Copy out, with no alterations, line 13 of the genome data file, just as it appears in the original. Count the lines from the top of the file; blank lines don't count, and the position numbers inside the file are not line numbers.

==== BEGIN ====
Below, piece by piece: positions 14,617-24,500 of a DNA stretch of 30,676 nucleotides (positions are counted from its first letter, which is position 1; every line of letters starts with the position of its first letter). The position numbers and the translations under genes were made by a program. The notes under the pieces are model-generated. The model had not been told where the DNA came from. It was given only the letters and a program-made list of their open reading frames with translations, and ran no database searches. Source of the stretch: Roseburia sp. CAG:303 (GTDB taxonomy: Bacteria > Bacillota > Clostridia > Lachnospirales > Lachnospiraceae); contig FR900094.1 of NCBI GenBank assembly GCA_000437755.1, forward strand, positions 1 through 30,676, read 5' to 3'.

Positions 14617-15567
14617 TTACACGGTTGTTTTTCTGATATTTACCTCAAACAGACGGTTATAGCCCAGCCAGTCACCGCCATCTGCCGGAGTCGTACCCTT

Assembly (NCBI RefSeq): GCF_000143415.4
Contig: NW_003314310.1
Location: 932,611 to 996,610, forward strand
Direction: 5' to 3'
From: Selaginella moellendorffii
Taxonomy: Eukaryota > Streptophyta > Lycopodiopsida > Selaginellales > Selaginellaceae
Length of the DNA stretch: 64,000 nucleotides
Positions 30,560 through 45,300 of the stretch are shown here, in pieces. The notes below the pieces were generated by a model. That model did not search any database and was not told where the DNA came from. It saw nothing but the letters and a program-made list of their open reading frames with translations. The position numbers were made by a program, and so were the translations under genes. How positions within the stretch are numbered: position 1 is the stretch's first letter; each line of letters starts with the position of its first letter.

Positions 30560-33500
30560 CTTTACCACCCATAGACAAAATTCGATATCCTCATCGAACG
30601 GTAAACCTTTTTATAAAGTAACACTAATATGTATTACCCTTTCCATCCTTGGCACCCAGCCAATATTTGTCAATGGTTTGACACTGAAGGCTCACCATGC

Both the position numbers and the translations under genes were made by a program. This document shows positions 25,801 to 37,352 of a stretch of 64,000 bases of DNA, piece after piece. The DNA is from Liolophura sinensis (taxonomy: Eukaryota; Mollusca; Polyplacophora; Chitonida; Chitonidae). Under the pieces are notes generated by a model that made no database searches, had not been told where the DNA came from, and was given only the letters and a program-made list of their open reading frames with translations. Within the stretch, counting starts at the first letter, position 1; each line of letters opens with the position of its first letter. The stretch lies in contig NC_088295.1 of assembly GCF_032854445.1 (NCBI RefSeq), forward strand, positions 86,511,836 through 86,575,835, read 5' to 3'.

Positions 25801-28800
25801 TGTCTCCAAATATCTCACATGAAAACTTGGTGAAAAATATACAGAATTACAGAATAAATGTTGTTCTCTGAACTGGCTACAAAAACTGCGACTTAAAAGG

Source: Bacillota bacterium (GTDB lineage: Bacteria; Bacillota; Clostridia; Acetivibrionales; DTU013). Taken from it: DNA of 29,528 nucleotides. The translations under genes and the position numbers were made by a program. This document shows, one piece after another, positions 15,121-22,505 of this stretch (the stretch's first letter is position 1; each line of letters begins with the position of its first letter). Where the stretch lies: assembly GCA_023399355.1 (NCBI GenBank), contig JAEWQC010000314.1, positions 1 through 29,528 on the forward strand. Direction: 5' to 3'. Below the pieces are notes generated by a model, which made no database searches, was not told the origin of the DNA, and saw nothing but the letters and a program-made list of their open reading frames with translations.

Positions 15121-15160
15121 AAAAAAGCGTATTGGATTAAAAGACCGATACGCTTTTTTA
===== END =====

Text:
30560 CTTTACCACCCATAGACAAAATTCGATATCCTCATCGAACG